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Cross-border tax evasion under a unilateral FATCA regime

Dhammika Dharmapala

Journal of Public Economics, 2016, vol. 141, issue C, 29-37

Abstract: Cross-border tax evasion has emerged in recent years as a central issue in tax enforcement. Traditionally, the legal regime governing cross-border tax enforcement was based on information exchange upon request. In 2010, the US Congress enacted the Foreign Account Tax Compliance Act (FATCA), which seeks to induce foreign financial institutions (FFIs) to participate in a global regime of automatic information reporting of the income of US residents to the US government. This paper presents a simple theoretical model of cross-border investment that analyzes the consequences of this (unilateral) FATCA regime. The model emphasizes cross-border investors' (heterogeneous) intrinsic motivation to comply with tax law, as well as the impact of information reporting requirements on the cost of providing financial services. In FATCA-compliant equilibria (in which FFIs report information to the US government) FFIs face a higher cost of providing financial services, increasing the fees charged to their accountholders. Consequently, tax-compliant behavior – such as investing via their domestic financial sector – becomes more costly for foreign residents. Under certain conditions, a unilateral FATCA regime causes increased cross-border tax evasion among residents of foreign countries. This result is robust to various extensions.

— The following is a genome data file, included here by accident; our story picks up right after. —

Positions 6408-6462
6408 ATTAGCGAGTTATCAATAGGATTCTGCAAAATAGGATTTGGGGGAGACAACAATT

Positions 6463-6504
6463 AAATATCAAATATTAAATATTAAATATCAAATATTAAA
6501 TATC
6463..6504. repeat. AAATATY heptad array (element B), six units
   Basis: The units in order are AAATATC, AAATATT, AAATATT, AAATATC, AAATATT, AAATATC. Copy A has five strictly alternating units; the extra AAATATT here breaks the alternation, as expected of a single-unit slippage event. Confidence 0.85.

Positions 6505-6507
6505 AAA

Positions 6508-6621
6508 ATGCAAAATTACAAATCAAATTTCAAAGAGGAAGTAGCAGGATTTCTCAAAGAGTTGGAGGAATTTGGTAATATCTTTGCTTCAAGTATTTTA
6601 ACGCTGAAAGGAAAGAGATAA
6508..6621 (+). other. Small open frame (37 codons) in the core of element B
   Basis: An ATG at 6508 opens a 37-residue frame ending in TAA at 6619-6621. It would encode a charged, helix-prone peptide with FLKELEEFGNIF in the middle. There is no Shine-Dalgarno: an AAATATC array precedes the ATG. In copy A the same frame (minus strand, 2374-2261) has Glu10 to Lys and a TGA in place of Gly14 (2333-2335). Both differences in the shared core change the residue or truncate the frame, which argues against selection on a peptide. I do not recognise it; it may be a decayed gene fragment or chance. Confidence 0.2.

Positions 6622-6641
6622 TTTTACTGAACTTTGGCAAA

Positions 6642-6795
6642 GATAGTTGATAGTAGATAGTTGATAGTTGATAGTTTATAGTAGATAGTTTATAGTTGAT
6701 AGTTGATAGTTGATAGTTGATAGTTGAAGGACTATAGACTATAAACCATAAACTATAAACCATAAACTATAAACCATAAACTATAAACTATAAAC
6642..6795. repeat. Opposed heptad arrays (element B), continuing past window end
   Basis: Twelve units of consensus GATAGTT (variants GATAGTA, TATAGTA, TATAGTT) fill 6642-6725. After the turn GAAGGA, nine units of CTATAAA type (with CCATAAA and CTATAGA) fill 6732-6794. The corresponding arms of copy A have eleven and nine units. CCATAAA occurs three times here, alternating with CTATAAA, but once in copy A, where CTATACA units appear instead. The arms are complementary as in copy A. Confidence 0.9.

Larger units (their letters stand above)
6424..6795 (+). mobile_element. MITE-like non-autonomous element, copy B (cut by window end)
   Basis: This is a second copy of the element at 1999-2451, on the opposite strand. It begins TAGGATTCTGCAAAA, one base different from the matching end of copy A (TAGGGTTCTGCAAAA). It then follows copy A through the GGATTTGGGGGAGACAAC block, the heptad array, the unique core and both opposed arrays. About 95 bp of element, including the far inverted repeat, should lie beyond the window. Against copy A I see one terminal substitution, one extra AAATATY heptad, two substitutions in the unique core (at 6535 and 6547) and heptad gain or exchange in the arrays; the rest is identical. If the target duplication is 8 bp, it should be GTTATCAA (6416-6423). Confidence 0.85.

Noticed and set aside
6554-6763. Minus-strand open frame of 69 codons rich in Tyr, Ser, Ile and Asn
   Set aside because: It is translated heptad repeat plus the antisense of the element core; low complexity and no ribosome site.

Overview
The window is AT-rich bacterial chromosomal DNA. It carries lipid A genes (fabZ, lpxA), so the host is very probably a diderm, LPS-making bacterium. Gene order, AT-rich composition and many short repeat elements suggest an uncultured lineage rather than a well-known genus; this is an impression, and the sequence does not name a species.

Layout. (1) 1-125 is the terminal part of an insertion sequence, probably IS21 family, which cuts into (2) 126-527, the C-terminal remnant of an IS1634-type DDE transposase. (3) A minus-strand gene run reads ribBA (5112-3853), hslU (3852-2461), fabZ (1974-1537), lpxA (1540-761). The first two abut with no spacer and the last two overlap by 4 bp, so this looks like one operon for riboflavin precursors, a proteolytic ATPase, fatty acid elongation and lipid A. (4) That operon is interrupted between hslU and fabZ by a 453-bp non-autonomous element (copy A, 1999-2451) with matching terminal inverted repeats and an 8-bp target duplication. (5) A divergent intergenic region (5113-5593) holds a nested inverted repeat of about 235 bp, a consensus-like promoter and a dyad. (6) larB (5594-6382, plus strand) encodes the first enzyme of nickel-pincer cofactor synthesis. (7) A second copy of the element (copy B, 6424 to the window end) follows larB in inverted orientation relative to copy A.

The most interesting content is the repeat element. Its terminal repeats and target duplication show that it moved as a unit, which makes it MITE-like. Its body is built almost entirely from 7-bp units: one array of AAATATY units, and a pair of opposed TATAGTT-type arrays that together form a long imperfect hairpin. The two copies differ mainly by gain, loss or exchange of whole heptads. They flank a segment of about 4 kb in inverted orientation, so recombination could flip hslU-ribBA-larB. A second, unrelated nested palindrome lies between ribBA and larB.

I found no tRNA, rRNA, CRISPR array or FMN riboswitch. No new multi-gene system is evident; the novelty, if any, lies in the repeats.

Keywords: Cross-border tax evasion; Information exchange; FATCA (search for similar items in EconPapers)
Date: 2016
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